Tuesday, 12 April 2011


(Or Avoiding The Blame Game)

A Brief Introduction

Do Reflect Repeat

A positive feedback loop lies at the heart of the iterative methods popularized by the movement. Millions of words must have been expended on the do. Effective reflection is equally essential but often seems to be neglected. Retrospectives are a tool for reflection advocated by agilists, helping teams to build and bond, and to continuously improve their technique.

Do, Reflect, Repeat

A Longer Introduction

The Blame Game

Teams bond and learn by doing together. If the only time that a team reflects together happens after things have gone so wrong that something must be done, then the team is likely to lack the collective experience required to succeed under pressure with this review. So reflect regularly and work hard to continuously improve.

Are All Retrospectives Agile?

When failure is both likely and costly, individuals start to think about themselves first and the team last. Post-mortems (and related forms) applied after failure risk reduction of team morale and reinforcement of failure, substituting blame for reflection. Retrospectives (by contrast) are concerned with positive collective reflective, not negative individual blame. If you must play the blame game, use different tools (for example, semi-structured interviews with individuals).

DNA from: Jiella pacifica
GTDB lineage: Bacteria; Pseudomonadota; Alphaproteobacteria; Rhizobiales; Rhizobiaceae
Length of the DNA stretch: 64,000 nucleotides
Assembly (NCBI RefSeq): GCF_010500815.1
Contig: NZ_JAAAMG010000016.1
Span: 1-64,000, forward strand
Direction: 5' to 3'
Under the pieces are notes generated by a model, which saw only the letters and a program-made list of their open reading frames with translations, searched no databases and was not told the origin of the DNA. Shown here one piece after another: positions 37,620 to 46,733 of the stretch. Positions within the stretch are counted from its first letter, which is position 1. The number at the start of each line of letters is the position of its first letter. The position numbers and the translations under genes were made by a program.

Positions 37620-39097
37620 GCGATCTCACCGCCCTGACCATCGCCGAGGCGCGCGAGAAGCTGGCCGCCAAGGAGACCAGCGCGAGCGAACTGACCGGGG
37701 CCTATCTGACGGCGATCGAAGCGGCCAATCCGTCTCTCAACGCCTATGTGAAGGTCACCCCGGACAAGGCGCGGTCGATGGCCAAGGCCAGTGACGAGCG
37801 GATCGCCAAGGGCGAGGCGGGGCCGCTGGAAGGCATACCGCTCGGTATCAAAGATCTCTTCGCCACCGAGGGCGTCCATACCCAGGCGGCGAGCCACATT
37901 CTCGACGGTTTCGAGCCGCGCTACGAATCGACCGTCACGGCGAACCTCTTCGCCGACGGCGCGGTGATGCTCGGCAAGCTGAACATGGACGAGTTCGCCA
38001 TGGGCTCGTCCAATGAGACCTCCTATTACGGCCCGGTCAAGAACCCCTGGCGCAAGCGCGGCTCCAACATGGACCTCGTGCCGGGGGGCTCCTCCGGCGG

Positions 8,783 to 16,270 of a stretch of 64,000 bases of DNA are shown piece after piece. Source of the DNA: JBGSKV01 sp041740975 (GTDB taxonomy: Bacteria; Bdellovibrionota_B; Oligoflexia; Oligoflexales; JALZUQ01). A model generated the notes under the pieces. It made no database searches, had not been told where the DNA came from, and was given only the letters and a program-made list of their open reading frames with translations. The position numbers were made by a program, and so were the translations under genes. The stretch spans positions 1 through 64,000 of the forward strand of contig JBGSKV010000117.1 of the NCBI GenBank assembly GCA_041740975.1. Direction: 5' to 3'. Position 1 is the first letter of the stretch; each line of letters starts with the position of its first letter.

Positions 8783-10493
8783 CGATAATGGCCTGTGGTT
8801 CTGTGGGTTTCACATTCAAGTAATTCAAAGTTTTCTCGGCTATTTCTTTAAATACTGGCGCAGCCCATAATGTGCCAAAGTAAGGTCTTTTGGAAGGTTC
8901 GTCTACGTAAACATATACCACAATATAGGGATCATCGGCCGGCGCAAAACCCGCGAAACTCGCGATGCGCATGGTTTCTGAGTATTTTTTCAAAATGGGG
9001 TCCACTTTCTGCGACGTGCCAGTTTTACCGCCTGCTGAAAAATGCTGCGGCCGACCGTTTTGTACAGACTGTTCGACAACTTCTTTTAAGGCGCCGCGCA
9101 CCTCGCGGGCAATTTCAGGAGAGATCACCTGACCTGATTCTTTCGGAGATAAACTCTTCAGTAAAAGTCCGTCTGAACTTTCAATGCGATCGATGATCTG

Developers Have Feelings Too

Retrospectives verses Reviews

An emphasis on the emotional is a distinctive aspect of retrospectives, and sets them apart from more conventional review methods. Given popular beliefs surrounding technologists, encouraging them to talk about feelings might seem - at first - an unintuitive tactic but it's time to stop reinforcing these stereotypes by acknowledging that developers have feelings too.

Making Good Teams Great!

Modern tools popular with agile developers present plentiful information about what happened: version control systems track (in a finely grained and irrefutable manner) individual contributions to the collective work; build plugins exercise and assess the code; continuous integration servers collect, collate and correlate these metrics; every issue pulled from a task tracker creates a record. By contrast, review meetings seem a wasteful substitute.

San Francisco Agile User Group

Agile techniques specify the process side of why: stories recorded in the language of the customer domain are translated to statements in course grain controlled vocabularies; harnesses bind and automate empirical validation of these statements; finely grained tests close to the code in the language of development discover regression.

Use The Language Of The Customer

Agile tools and techniques reduce waste by automatically creating a quantitative record of the iterative. This allows more time to be devoted to reflecting on the qualitative, human aspects. So agile approaches are a better match for reflective tools which play well with the emotional side - such as retrospectives - than more conventional reviews.